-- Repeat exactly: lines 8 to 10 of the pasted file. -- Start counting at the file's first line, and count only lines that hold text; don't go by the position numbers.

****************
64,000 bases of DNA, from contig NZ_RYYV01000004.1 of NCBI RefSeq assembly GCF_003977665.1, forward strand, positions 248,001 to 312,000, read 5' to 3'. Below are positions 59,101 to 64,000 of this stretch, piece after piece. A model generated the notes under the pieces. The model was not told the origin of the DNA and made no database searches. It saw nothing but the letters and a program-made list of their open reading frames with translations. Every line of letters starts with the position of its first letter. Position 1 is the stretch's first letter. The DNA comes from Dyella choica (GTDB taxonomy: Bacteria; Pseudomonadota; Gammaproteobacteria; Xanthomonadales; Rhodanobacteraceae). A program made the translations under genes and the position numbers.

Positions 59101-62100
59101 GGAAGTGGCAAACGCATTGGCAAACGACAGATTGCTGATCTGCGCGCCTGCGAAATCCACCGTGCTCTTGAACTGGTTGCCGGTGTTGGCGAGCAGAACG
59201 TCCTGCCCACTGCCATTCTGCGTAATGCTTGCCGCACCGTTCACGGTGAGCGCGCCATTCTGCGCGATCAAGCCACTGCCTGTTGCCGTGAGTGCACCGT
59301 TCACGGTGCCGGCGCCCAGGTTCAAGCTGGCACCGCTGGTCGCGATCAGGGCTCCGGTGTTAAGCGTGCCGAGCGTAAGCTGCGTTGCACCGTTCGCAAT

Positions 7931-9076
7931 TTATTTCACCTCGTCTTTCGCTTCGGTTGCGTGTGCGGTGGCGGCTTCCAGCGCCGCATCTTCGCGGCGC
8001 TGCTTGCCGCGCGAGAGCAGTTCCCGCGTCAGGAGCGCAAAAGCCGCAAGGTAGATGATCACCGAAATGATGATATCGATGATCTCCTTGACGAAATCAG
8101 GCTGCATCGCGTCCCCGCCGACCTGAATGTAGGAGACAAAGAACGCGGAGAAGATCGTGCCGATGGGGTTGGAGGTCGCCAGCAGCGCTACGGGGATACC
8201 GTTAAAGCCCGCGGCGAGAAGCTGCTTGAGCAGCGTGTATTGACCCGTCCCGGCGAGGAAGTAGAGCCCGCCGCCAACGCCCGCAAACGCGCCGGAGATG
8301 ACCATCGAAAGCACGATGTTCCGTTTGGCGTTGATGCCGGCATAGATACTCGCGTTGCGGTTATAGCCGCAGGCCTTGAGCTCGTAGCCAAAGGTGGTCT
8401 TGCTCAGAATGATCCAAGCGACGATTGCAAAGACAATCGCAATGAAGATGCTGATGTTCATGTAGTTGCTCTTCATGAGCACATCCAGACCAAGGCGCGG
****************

8001 TGCTTGCCGCGCGAGAGCAGTTCCCGCGTCAGGAGCGCAAAAGCCGCAAGGTAGATGATCACCGAAATGATGATATCGATGATCTCCTTGACGAAATCAG
8101 GCTGCATCGCGTCCCCGCCGACCTGAATGTAGGAGACAAAGAACGCGGAGAAGATCGTGCCGATGGGGTTGGAGGTCGCCAGCAGCGCTACGGGGATACC
8201 GTTAAAGCCCGCGGCGAGAAGCTGCTTGAGCAGCGTGTATTGACCCGTCCCGGCGAGGAAGTAGAGCCCGCCGCCAACGCCCGCAAACGCGCCGGAGATG